Approximately BOB 800 million (USD 100.6 million) was collected in DTH during the first two-month period of 2006, a figure that represents almost 90% of capital outlay (investments) during that period. When revenue from STHD and royalties is added to this figure it amounts to BOB 1.6 billion (USD 202.3 million), a sum almost twice that spent on investment and representing 36% of total income, 13% more than in 2005.

Regressive tax system

The 14.8% growth in tax revenue is the result of both old and new tax measures but all of them respect and have continuity with the logic of an income management policy oriented towards improving tax efficiency by combating evasion, avoidance and smuggling. It could be said that in general there has been no change or innovation in income policy.

In summary, public income growth in the first two months of 2006 reflects and reaffirms the income policy management logic developed by the State, an orientation that emphasizes greater tax pressure and efficiency while maintaining the regressive nature of the current tax system. In the face of this, changes proposed by the current Government are not apparent, leaving only good intentions but so far no concrete policy.

Still no defined strategy for public expenditure

During the first two months of 2006 public expenditure grew by just 2%, a figure influenced by, among other factors, the reduction of interest payments on internal debt (11%), lower pension expenditure (0.5%), increased expenditure on goods and services (50%) and a growth in capital outlay (25.9%).

Investment expenditure grew by 25.9% because municipalities and prefectures received DTH transfers.[9] Although DTH resources have made an increase in public investment possible, up to now there is no new strategic framework to redirect these new resources to strategic sectors. Such a reorientation would not only involve restructuring public expenditure but also an assessment and identification of public stakeholders or public sector bodies to which DTH resources would be allocated

The figures reflect two aspects:

· The growth in public investment expenditure due to increased hydrocarbons tax collection, which should not imply a deepening of the current regressive tax system.

· Reduced outlay resulting from measures taken within the Austerity and Rationality in Public Expenditure Framework established during Carlos Mesa’s government (2003-2004)[10] that are being maintained by the present administration of President Evo Morales, which began this year (2006).[11]

In the first months of 2006 some significant matters have been dealt with very superficially by the present Government but will undoubtedly require greater attention in the medium term and perhaps will be part of the much anticipated management plan:

· External debt cancellation within the framework of the G8 initiative. Although the World Bank has ratified its cancellation and the IMF has already cancelled, it remains to be determined which are the appropriate public sector bodies for the administration of resources accruing from cancellation. This has led to an assessment of municipal governments’ efficiency in administering resources liberated by cancellation under the Heavily Indebted Poor Countries initiative. It seems that the Government’s attempts to include IDB debts within the framework of G8 cancellation have not produced positive results but it is waiting for an answer regarding this by September 2006.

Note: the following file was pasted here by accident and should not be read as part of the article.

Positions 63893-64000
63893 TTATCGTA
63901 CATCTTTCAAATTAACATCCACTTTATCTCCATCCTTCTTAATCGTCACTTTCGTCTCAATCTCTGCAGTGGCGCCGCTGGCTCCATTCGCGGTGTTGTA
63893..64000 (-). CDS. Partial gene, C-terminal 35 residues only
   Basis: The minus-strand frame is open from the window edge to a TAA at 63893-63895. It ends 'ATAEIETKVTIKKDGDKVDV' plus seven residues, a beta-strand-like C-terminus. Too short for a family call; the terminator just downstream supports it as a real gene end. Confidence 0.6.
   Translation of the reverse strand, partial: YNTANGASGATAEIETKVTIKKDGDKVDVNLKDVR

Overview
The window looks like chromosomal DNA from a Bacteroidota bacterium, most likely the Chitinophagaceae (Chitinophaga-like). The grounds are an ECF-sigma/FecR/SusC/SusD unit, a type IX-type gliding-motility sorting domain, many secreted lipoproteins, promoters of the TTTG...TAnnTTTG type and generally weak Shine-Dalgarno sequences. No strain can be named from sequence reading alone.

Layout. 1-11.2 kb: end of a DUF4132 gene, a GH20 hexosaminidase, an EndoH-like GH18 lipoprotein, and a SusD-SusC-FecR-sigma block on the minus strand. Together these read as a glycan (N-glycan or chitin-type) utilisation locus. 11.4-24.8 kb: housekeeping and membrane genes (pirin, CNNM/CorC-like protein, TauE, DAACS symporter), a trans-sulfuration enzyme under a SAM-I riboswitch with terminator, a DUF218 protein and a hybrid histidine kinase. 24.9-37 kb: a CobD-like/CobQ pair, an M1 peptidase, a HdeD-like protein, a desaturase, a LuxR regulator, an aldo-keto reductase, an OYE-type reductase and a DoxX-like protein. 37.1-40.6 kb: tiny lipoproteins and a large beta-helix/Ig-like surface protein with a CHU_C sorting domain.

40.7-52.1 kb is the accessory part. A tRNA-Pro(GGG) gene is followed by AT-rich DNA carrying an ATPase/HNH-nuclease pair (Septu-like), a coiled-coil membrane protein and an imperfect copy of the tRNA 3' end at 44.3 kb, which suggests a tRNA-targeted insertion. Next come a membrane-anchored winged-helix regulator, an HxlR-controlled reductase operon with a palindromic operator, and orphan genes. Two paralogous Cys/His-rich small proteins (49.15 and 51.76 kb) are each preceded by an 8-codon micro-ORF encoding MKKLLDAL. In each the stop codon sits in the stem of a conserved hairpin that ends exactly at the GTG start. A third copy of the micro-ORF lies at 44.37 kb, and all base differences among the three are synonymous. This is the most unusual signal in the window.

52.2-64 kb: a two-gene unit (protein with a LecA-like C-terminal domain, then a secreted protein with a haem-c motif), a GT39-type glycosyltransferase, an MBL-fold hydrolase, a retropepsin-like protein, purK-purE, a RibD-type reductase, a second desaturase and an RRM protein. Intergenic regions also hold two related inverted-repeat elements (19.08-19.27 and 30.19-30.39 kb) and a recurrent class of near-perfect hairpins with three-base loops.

· DTH resources. These have undoubtedly been fundamental to fiscal deficit reduction and the main enabling element for public expenditure increase. However in the medium term, discussion about the efficient use of these resources could lead to their redistribution, although this may cause conflict with municipal governments.

This detailed analysis of public finance during the first months of 2006 aims to show the trends in Bolivia’s economy that the Morales Government inherited, and at the same time to make it clear that improvements have not been generated by public policy reforms but rather by the extraordinary behaviour of the prices for raw materials exported by Bolivia. In general, central aspects of economic policy continue unchanged, as demonstrated by the ongoing restrictive fiscal policy.

[1] The export prices index registered an increase of 111.5 % between 2000 and 2005.
[2] According to a report from the Economic Commission for Latin America and the Caribbean (ECLAC) in 2005 this economic performance will not be maintained.
[3] In May 2005 Hydrocarbons Law 3058 was passed. Among other things, it provided for the creation of a direct tax on production, generating revenue for the State of USD 287 million in 2005.
[4] In the last three years the average growth rates for investment expenditure in production and social services were -8.4% and -7% respectively (data based on information in USD).
[5] Unidad de Análisis de Políticas Sociales y Económicas. Evaluación de la economía 2000, 2001, 2002. p. 30, 35, 38.
[6] Arze Vargas, Carlos (n.d.). Crisis fiscal: La insolvencia del estado neoliberal. CEDLA. The figure of 18% was calculated with data from the Fiscal Programming Unit.
[7] Over the last six years January and February have registered an average deficit of BOB 320 million (USD 40.25 million).
[8] According to ECLAC in 2005 South America’s GDP grew by 4.9%, which is higher than the average growth of industrialized economies calculated by the IMF at 2.5%.
[9] According to the 2006 Budget, DTH resources allocated to investment represent approximately 17% of the investment planned for that year.
[10] Supreme Decrees 27327, 27407 and 27450.
[11] Supreme Decrees 28609 and 28618.